Experimenting with new products and processes can also contribute to productivity differences.

Businesses that have successfully adopted new technologies are likely to be more “productive” (as measured by these differences in revenue per hour) compared to businesses that have not yet adopted such technologies.

All of these factors can contribute to enormous variations in this measure of business performance.

In principle, as businesses make adjustments in their scale and mix of operations, these differences should be reduced. Highly productive businesses are more likely to expand, while less productive enterprises are more likely to contract and potentially go out of business.  

Measuring Differences

As its name suggests, the new data product provides these measures of dispersion. The size of the dispersion measure can tell us important information about the changing business conditions within an industry.

For example, if it becomes harder for businesses to adjust their labor force in reaction to a change in business climate, we may see a rise in dispersion.

We may also see a rise in dispersion when there is a lot of experimentation and innovation within an industry.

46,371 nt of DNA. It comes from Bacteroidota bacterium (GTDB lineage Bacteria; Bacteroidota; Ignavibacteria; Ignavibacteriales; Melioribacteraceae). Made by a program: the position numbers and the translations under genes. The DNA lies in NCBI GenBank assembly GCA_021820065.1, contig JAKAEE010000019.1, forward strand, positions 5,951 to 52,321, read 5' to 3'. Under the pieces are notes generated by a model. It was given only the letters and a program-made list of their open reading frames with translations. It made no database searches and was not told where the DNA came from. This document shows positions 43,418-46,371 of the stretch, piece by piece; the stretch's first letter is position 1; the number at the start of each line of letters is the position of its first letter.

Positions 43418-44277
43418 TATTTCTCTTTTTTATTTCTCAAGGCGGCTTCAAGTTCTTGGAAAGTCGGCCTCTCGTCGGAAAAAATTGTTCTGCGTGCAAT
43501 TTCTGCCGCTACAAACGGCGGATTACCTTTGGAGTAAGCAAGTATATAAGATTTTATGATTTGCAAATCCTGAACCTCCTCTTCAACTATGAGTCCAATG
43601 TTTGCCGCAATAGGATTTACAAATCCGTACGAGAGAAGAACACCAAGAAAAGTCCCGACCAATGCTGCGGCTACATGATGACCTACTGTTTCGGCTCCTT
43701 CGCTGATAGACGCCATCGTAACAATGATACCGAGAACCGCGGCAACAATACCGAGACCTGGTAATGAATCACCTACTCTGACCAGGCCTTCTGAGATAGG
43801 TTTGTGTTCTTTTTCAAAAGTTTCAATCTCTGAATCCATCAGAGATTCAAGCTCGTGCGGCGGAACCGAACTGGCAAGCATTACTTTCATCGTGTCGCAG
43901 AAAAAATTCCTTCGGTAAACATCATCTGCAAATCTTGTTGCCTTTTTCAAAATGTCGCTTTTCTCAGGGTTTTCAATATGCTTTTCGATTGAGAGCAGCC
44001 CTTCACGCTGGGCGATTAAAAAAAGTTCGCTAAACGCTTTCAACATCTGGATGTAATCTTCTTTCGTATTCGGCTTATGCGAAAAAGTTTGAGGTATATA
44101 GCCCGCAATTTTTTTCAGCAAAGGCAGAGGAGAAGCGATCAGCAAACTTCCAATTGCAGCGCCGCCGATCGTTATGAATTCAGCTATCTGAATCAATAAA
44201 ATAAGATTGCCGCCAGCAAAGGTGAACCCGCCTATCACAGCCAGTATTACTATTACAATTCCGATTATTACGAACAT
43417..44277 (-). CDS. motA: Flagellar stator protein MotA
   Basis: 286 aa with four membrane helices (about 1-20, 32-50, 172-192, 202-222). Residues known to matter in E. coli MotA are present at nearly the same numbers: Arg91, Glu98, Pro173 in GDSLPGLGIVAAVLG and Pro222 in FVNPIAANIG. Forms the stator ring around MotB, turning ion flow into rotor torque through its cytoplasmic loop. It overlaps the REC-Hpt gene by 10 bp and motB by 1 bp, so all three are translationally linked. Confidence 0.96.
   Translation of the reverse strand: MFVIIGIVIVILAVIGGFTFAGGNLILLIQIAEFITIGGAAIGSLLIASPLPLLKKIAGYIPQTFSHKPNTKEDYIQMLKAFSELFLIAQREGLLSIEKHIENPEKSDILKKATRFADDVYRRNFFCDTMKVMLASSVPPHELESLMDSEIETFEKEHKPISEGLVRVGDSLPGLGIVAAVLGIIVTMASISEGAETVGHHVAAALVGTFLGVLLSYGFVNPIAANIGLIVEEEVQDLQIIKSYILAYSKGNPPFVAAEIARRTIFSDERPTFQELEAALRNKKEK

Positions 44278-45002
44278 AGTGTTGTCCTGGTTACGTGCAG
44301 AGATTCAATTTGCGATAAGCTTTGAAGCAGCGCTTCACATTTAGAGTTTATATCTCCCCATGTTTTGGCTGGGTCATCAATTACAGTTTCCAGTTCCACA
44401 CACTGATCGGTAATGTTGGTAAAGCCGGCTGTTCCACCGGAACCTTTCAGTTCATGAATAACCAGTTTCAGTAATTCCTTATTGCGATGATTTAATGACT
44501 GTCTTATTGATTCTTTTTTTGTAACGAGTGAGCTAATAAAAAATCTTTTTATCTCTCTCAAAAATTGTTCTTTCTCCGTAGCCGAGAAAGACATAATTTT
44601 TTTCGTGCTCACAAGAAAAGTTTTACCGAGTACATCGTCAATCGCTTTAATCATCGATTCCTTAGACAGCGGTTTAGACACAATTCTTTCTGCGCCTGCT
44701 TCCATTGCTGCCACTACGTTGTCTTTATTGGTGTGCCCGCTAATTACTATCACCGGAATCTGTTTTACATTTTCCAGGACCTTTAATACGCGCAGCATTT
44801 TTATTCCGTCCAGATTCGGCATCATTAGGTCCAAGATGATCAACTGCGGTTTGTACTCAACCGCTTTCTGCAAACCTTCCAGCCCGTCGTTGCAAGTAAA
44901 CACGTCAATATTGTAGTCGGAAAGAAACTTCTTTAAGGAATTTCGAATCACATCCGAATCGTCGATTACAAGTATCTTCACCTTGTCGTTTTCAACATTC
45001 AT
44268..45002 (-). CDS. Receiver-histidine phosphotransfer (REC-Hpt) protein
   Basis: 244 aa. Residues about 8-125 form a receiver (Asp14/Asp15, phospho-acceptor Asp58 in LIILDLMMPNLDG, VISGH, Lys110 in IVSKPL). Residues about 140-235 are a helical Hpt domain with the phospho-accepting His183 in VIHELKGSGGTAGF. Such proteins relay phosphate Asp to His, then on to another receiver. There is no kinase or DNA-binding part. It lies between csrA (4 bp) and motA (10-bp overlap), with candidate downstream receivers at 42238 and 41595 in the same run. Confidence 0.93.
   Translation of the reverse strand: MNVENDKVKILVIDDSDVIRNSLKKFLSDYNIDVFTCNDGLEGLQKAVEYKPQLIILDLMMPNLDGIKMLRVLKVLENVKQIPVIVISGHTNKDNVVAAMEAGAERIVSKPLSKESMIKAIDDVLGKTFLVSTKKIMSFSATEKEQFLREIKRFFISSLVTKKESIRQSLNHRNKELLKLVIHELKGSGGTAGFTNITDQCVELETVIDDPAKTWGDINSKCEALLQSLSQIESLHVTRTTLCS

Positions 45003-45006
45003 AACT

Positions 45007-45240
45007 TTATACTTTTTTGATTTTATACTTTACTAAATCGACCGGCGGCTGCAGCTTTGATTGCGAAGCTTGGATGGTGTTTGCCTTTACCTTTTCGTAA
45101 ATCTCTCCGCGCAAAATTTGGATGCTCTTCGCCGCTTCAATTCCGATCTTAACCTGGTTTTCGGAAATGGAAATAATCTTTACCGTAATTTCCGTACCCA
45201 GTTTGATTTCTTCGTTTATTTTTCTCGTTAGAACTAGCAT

These two examples highlight that high or low dispersion is not necessarily either good or bad but it is useful to know whether an industry has high or low dispersion. It’s a way to find out information about the many factors that can lead to productivity gaps between businesses within the same industry.

What Drives Productivity Growth in Industries?

There are essentially two drivers of industry-level productivity growth: Individual plants become more productive and more productive plants get larger by absorbing the resources of less productive plants that are getting smaller.

These two drivers are likely connected since plants that are more productive are more likely to grow.  

Understanding how large the gap is between more and less productive plants in an industry helps paint a more complete picture for each industry.